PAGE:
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Letters
June 3, 1998

Zyban: Two Products, Two Uses—Too Confusing?

Author Affiliations
 

Margaret A.WinkerMD, Senior EditorIndividualAuthorPhil B.FontanarosaMD, Senior EditorIndividualAuthor

JAMA. 1998;279(21):1701-1702. doi:10-1001/pubs.JAMA-ISSN-0098-7484-279-21-jbk0603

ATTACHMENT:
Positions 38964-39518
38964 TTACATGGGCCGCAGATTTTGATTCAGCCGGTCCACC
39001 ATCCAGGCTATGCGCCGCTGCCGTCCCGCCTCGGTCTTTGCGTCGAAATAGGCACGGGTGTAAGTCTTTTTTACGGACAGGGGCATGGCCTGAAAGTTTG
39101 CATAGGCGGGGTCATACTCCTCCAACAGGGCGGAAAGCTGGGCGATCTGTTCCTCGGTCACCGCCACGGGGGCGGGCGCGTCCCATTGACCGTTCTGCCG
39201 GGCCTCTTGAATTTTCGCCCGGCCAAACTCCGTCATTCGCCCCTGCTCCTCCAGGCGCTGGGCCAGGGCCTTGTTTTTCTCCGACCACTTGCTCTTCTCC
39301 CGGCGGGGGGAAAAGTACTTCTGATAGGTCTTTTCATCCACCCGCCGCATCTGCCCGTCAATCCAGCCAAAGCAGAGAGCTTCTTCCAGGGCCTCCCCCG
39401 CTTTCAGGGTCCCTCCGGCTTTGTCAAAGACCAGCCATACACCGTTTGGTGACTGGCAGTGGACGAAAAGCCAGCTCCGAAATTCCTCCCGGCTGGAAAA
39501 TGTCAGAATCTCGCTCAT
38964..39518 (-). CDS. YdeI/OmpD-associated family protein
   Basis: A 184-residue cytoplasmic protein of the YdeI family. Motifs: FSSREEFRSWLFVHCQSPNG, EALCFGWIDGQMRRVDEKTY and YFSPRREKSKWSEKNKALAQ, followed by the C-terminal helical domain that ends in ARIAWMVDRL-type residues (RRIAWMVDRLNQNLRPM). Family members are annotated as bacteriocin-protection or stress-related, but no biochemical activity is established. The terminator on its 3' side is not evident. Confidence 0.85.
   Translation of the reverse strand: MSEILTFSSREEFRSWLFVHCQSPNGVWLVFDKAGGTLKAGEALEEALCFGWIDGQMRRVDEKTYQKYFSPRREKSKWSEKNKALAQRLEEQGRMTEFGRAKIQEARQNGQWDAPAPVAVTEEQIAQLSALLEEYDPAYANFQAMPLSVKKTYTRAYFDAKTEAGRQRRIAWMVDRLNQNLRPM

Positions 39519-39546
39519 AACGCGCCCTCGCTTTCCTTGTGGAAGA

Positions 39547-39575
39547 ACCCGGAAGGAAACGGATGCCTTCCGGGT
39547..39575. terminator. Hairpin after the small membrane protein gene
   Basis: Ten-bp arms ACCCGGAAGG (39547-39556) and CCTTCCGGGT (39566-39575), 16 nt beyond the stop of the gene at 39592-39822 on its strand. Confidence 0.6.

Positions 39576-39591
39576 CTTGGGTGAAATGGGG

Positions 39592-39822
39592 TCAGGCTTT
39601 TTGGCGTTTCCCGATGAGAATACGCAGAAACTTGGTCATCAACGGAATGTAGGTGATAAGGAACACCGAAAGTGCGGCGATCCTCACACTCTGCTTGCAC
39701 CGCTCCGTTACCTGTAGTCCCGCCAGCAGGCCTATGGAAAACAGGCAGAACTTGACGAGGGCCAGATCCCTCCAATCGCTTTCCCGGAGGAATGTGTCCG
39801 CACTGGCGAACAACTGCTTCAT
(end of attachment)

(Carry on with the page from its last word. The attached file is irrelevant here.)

To the Editor.—Physicians should be alerted to the unfortunate choice of names for the smoking cessation drug, Zyban or bupropion hydrochloride. Zyban (Grace-Sierra Co, Malpitas, Calif) is also the trade name for thiophanate with mancozeb, one of the few fungicides still approved and widely used in many areas of the United States for residential and nursery applications (Figure 1). An active metabolite of Zyban (for horticulture use) is a benzimidazole that binds β-tubulin and inhibits microtubule function. The benzimidazoles bind only weakly to mammalian tubulin, but nevertheless have been classified as potential human carcinogens based on animal studies.1,2 Mancozeb, a dithiocarbamate fungicide, has both mutagenic and teratogenic properties.3,4

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